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Lemon cuckoo bumble bees make sour house guests

A large, hairy bee with clear, brown wings feeding on a green flower.
Male lemon cuckoo bumble bee

Late summer to early fall is a great time of year to observe bumble bees. Sunflowers and goldenrods are still blooming and buzzing with activity.

A few months ago, I spotted dozens of bumbles feasting on a purple giant hyssop patch. This type of native hyssop tends to be in woodlands and provides many long-lasting flowers for insects.

Several bumble bee species were easy to identify, including quite common ones such as the eastern, two-spotted, and brown-belted bumble bees. However, two caught my eye. One bee was very large, dwarfing the other bees as well as a few Japanese beetles. The other was densely hairy, with as much yellow on it as the goldenrod nearby. To my surprise, they were the same species, the lemon cuckoo bumble bee.

Nest thieves

Large bumble bee with light colored, hairy top and a dark brown bottom half feeding on a light green flower.
Female lemon cuckoo bumble bee

Lemon cuckoo bumble bees belong to a group of bumble bees that have a very different life strategy compared to most of their bumble relatives. Instead of creating a colony, female cuckoos take over the nests of other bumble bees. Nest takeovers are not uncommon among bumble bees. It can be hard to find the perfect place to make a nest and it is sometimes worth the risk to fight the original owner over one.

Cuckoo bumble bees are different because they are 100% committed to nest takeovers. There are three features that lock them into this behavior: 

  • Cuckoo bumble bees lack corbiculae, or pollen baskets on their legs for pollen collection. This makes it very hard to bring food to a nest.
  • There is no such thing as a worker cuckoo bumble bee. They can only make queens (females) or drones (males). 
  • The females make little wax to build proper cells or honey pots for their young. 

Scientists classify cuckoo bumble bees as "obligate socially parasitic." This means cuckoo bumble bees cannot complete their life cycle without stealing food and labor from other bee colonies. Some of their favorite targets include eastern common, half-black, and two-spotted bumble bees, all of which are common in Minnesota.

How do these bees capture a nest?

Female lemon cuckoo bees are well-equipped for combat. Nastier stingers, bigger mandibles, and a larger size give them a natural advantage over other bumble bee species. They are not invincible, however, and lemon cuckoos can be occasionally defeated by a nest.

After killing a host queen and possibly some of her workers, a lemon cuckoo bumble bee then bullies the survivors with aggressive physical behaviors and scent marking. Soon afterward, this cuckoo female destroys the eggs and larvae of her predecessor and lays her own (up to twice as many eggs as other bumble bees), which the captive workers eventually help rear.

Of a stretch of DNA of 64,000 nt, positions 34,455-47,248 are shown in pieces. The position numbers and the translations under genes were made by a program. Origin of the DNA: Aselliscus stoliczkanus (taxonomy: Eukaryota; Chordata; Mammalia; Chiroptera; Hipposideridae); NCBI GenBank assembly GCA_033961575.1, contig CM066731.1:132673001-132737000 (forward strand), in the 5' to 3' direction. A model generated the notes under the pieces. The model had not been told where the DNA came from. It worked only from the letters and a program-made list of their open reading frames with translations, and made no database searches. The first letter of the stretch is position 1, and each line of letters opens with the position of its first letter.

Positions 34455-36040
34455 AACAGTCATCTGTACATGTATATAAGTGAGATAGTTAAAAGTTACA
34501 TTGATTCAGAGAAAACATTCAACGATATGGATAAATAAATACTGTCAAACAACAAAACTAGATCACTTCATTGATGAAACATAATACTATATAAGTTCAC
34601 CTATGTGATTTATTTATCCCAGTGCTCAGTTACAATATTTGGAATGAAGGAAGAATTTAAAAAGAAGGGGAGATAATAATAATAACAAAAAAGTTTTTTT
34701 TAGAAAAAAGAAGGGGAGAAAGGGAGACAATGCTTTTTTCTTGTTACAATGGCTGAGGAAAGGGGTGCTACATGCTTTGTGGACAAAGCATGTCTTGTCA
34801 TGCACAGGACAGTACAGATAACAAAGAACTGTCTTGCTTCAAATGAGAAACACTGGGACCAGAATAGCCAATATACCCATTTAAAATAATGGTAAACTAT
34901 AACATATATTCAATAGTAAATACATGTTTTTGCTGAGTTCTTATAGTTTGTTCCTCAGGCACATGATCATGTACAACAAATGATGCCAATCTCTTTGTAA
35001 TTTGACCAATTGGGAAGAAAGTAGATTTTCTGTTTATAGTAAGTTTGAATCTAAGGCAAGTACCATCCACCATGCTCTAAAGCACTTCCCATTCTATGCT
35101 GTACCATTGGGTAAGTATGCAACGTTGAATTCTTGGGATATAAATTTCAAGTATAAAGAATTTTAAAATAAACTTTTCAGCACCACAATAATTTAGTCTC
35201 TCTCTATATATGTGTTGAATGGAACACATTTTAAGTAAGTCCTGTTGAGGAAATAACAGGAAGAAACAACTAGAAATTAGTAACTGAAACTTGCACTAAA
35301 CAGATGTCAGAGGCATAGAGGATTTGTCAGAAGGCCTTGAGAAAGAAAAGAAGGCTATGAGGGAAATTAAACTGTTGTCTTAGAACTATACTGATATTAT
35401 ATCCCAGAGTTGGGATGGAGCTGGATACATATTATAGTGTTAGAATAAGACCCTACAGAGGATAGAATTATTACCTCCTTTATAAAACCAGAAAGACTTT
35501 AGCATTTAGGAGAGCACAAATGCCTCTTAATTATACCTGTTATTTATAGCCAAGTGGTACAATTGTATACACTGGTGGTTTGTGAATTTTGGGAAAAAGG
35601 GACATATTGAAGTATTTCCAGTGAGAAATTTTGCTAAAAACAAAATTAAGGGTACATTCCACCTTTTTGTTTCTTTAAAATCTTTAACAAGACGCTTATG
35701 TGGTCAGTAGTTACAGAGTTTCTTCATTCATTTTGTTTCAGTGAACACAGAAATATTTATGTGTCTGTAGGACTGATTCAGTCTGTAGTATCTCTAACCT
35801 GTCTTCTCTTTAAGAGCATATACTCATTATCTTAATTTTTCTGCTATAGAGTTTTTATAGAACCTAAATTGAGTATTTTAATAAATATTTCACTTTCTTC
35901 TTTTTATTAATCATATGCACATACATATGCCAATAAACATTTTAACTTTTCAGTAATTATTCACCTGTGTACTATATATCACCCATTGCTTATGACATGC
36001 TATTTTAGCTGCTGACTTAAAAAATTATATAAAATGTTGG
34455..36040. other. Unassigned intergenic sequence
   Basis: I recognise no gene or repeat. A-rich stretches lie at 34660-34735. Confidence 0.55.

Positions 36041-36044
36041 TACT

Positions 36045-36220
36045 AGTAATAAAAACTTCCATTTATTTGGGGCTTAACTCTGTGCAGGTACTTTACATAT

In general, it is thought the more host bumble bee nests there are, the larger a lemon cuckoo’s population gets. In that sense, it is like a predator-prey relationship — there are boom and bust cycles.

Sometimes cuckoo bumble bees can be very good at their job. A 2003 Quebec study looking at food availability for eastern common and tricolored bumble bees had one year where every nest they set up (save one) was taken over by cuckoo bees.

Not all cuckoo bees thrive

While lemon cuckoo numbers are considered stable, that is not always the case for other socially parasitic bumble bees. Many of the bumble bees most at risk of extinction are cuckoo bumble bees.

Ashton’s cuckoo bumble bee, for example, preys on rusty patched bumble bee nests as well as the yellow banded bumble bee. As these hosts are endangered or vulnerable, respectively, the Ashton’s cuckoo population is thought to have undergone a huge reduction over the last few decades. As little historical data exists about the Ashton’s cuckoo bee (there is a debate as to whether it is really its own species), there are lots of valid questions regarding how bad the situation is for these unusual types of parasitic bumble bees.

Predator bees can be signs of a healthy habitat

But why should we care much about cuckoo bumble bees like the lemon or Ashton’s who kill effective pollinators? Fortunately, cuckoo bumble bees are not thought to be responsible for serious population declines in bees.

Aside from the loss of biodiversity, which is beyond the scope of this short article, cuckoo bumble bees have important functions in our ecosystem. By controlling their hosts’ numbers, other types of pollinators can continue to compete effectively for resources. It is easy to forget that pollen and nectar are not infinitely available in landscapes. Also, strong hives that resist invading cuckoo bumble bees could produce additional strong offspring.

So, the next time you see a beefy lemon cuckoo zooming around, please leave it alone. Having these animals in your landscape is a good sign of a quality habitat and functioning nature.

Interested in learning more about caring for bumble bees? Check out the book, "Befriending Bumble Bees: A practical guide to raising local bumble bees." Co-written by our native bee Extension educator, Elaine Evans, the newest edition even has a chapter devoted to cuckoo bumble bees. You can order it from Amazon or the UMN Bookstore (coming soon).

Author: Shane Bugeja, Extension educator, Blue Earth and Le Sueur counties

Reviewed by Elaine Evans, Extension native bee educator and researcher

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